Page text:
Skip to content

Zakaria Touches on Turmoil

If we're living in one of the most peaceful times in recorded history, why do things seem so grim? That's the question Fareed Zakaria, global thinker, columnist, and CNN host, discussed with attendees during Monday's opening session.

Despite the "circus" in Washington, D.C., he said, countries around the world are benefitting from a truly global economy, an information and technology revolution, and a large increase in the number of countries successfully navigating the global economic system.

"When I describe this world, it sounds very benign—these are all good forces," Zakaria said. "So, what's the problem? Why all the turmoil and anxiety, pessimism?"

Those same forces that have created a time of relative stability also have the potential to radically change the future. Developing countries benefitted disproportionately from the wave of globalization, and while the United States had robust growth, it was not spread equally.

"There was a large swath of the working class, people who worked in factories, who faced extraordinary headwinds of competition that came from these countries," Zakaria explained. "If you're a steelworker, that force of globalization puts pressure on your wages because someone somewhere else can produce that thing for a lot less than you."

Technology plays a role in this pressure, too. As the reality of autonomous vehicles inches ever closer—bringing with it the potential to save the 1.5 million lives that are ended by driver error worldwide each year—Zakaria cautioned what it could mean for the 3 million Americans that drive a car, bus, or truck for a living.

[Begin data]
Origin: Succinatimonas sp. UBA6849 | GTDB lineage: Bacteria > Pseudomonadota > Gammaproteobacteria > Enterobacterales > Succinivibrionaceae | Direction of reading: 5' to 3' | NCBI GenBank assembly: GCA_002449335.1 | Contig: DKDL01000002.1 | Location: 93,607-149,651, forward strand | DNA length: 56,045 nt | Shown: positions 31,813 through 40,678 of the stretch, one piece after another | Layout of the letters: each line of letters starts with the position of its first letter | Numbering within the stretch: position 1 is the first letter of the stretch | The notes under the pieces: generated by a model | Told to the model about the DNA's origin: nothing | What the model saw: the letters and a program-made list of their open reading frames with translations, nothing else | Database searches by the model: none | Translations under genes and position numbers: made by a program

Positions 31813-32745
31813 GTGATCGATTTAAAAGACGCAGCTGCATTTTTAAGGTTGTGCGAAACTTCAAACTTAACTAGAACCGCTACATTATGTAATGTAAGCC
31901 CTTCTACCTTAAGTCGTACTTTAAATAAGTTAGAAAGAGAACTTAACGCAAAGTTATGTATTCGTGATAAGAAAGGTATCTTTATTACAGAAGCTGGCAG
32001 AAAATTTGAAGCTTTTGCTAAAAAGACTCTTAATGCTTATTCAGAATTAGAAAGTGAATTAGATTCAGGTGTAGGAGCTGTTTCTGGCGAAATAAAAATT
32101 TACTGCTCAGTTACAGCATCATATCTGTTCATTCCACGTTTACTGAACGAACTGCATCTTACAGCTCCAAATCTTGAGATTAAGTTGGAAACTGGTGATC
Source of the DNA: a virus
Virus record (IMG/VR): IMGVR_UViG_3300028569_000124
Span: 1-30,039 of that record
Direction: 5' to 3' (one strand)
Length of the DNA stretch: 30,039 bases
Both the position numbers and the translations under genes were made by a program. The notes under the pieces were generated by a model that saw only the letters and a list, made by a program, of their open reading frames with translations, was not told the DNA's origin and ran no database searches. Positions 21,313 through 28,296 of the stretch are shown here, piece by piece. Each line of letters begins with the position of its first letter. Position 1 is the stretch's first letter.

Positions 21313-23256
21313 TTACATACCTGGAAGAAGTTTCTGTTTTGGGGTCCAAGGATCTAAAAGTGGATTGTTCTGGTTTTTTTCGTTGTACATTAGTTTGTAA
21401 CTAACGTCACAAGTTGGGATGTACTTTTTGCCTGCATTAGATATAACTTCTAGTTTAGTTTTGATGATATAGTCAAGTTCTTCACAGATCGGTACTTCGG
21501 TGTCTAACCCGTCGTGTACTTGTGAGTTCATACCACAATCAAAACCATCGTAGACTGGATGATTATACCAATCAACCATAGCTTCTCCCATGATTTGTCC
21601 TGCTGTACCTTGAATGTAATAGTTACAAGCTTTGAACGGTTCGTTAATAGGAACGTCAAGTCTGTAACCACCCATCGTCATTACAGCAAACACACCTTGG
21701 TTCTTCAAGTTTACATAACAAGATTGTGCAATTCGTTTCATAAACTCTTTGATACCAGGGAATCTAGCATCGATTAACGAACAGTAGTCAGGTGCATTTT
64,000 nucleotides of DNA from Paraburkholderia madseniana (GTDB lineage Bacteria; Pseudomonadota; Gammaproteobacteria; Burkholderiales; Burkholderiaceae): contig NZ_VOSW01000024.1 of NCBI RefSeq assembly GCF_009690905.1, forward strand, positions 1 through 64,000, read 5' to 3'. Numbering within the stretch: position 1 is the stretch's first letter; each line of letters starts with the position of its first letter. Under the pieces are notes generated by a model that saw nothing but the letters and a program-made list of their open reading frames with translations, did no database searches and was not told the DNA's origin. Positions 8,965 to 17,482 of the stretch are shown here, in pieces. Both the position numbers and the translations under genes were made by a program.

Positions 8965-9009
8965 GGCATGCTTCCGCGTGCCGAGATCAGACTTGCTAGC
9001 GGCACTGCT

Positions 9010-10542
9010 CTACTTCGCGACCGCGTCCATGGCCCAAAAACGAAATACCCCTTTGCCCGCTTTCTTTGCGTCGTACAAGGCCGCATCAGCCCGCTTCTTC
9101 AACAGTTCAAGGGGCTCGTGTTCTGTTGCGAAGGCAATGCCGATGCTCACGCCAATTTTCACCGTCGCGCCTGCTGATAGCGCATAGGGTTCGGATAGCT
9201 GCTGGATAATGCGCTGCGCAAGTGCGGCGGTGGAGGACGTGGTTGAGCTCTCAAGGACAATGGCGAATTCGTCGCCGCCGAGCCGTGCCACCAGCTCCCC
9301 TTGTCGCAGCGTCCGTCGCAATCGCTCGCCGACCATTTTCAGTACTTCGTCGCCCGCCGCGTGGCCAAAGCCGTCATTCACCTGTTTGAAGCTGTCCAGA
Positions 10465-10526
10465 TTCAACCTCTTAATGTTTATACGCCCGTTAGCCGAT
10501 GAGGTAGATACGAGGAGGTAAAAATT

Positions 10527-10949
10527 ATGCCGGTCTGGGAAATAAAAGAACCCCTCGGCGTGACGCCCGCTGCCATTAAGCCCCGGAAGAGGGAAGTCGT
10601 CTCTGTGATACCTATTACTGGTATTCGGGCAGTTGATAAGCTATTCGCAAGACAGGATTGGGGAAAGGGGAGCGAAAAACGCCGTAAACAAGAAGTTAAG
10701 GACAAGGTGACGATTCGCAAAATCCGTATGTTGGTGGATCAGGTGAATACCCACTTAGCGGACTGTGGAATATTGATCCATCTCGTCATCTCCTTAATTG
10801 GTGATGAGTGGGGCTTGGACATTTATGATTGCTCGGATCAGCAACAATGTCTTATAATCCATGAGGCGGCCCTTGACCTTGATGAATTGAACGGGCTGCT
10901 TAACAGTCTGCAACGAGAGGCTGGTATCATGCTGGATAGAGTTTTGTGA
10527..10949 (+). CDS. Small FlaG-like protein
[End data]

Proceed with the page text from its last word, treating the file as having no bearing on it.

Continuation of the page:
"It's the single most widely held occupation for an American without a college degree," he noted. "What happens to those people? Those are the pressures starting to develop, and that's why you see that economic anxiety that is fueling the populist movement."

Cyberattacks as warfare are an ever-growing threat—just look to Russia's digital meddling in the 2016 U.S. election.

Zakaria pointed out that two years ago, only Russia and China had the capacity to carry out such large and successful cyber campaigns. But today, he estimates that some 30 countries have those same cyber capabilities.

He compared the handling of cyberattacks to nuclear warfare—after Hiroshima, the major powers developed arms control to stabilize the world and prevent nuclear war. However, the global cyberspace is still a long way from agreeing to such controls on cyberwarfare.

"We are in a very new world. The three forces that have been propelling us to a cruise control that allowed us to think of the world as peaceful and moving in one direction are changing," Zakaria concluded.

"In the short term I'm optimistic," he said. "But in the long term how we manage these trends determines whether we leave our children a world as peaceful and prosperous, while preserving American liberty and democracy."